Can Believing in Happy Ever Afters Ruin Your Marriage? Your Happiness? Your Life?
Rating: 4 out of 5 stars
What a provocative title! Are Jane Austen fans in danger of having unsuccessful marriages and relationships because they aspire to find their own Mr. Darcy? Has reading too many happy endings deluded women into a believing that their life can be as perfect and carefree as in a fairy tale? And, is Jane Austen to blame for this false sense of happily ever after?
Our heroine of this novel, Emma Grant, seems to think so! Poor Emma has suffered from some serious disappointments in her life. She married a man she thought was her older and wiser Mr. Knightley and recently caught him in that act of adultery with her teaching assistant. That same teaching assistant has accused Emma of plagiarism (a claim supported by Emma’s ex-husband), which resulted in Emma’s dismissal from her university position and irreversible damage to her reputation.
While devastated that her marriage did not have the happy ending she was expecting, Emma still hopes that her career may be salvaged by making a new discovery concerning Jane Austen. Like many Austen scholars, Emma has wondered: What were the unknown secrets of Jane Austen’s life. What occurred in those years where there is no correspondence or recorded writing attempts? What was in those letters that Cassandra destroyed? And most importantly, what if those letters weren’t destroyed after all…
Emma embarks upon a journey to London, England where she intends to find these lost letters of Jane Austen and publish them. However, there are a few surprises in store for Emma such as living under the same roof as her estranged former best friend and discovering the existence of a secret society devoted to the preservation of Jane Austen’s lost letters, to name a few.
Jane Austen Ruined My Life is an enthralling novel that was engaging and light. I loved the idea of a secret society of select Austen scholars safely guarding a massive collection of lost letters belonging to Jane Austen. In addition, I greatly enjoyed the “unknown” love story Ms. Pattillo cultivated between Jane Austen and another man. I took pleasure in touring many famous Austen haunts with Emma in this novel including: Chawton Cottage, Stevenson Rectory, and the National Portrait Gallery where Cassandra Austen’s pencil and watercolor portrait of her sister is on display. These scenes were so vividly depicted I felt I was there myself.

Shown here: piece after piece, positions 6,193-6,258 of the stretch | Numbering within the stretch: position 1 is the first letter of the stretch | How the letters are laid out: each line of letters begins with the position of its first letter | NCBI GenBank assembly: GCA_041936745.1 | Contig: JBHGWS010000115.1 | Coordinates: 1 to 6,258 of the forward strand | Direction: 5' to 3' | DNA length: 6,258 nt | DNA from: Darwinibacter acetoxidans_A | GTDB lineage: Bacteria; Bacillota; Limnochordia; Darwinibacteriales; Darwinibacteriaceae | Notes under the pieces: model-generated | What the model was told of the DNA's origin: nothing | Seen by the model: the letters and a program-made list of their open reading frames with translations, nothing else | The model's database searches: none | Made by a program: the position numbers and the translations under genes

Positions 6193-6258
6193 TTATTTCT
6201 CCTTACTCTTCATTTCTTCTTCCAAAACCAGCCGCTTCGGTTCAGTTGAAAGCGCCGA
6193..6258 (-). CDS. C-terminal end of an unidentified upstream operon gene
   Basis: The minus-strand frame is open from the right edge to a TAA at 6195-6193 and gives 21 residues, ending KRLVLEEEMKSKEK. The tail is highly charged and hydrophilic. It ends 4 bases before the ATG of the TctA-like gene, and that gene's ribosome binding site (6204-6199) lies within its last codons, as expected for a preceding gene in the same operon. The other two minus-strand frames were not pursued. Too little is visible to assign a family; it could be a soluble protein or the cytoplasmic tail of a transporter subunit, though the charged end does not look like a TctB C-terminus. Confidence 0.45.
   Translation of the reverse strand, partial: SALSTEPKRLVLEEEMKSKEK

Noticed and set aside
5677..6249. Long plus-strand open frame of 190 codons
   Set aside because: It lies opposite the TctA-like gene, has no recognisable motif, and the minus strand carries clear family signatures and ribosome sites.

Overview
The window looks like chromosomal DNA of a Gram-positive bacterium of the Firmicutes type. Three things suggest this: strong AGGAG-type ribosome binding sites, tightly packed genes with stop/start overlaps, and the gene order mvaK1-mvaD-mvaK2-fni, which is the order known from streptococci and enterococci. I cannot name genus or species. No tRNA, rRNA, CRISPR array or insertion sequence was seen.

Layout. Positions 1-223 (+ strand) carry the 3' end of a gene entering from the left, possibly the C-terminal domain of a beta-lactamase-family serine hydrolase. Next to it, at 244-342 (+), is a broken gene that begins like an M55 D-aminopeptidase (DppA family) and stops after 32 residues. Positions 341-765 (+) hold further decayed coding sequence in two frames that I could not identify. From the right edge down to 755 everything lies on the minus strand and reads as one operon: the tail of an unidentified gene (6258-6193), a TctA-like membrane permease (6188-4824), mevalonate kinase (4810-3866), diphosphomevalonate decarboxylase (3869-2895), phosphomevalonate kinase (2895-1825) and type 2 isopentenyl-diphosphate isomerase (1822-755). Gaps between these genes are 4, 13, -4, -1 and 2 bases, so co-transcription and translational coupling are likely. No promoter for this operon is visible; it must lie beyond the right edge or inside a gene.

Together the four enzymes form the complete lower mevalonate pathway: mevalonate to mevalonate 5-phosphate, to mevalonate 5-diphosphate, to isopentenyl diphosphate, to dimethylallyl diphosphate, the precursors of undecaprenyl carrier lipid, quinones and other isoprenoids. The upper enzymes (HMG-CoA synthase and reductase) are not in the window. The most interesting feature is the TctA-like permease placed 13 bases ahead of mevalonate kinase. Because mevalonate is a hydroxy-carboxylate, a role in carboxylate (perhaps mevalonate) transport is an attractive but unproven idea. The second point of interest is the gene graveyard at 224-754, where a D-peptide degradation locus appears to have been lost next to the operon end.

What I didn’t like about this novel was the ending; this book was like one of those trips where you enjoy the ride more than the destination. Like any Austen heroine, Emma gains new understanding about herself and what she needs to do with her life by the end of the book. While Emma does make some good decisions about her life at the close of this novel, we unfortunately don’t get to see them all pan out including the romance between her and her former best friend, Adam.
Although Emma originally vowed that it was Jane Austen that ruined her life, she learns a difficult and valuable lesson about being responsible for making your own happiness and successes in life. While many of the couples in Jane Austen’s novels may be perfectly matched, I don’t think Jane Austen intended for us to believe that their marriages were “pictures of perfection.”
I recommend this book for readers who enjoy Jane Austen chick-lit, however, if you are a hopeless romantic like I am, you may feel some disappointment with the novel’s ending. Nonetheless, I greatly look forward to reading Beth Pattillo’s new release, Mr. Darcy Broke My Heart.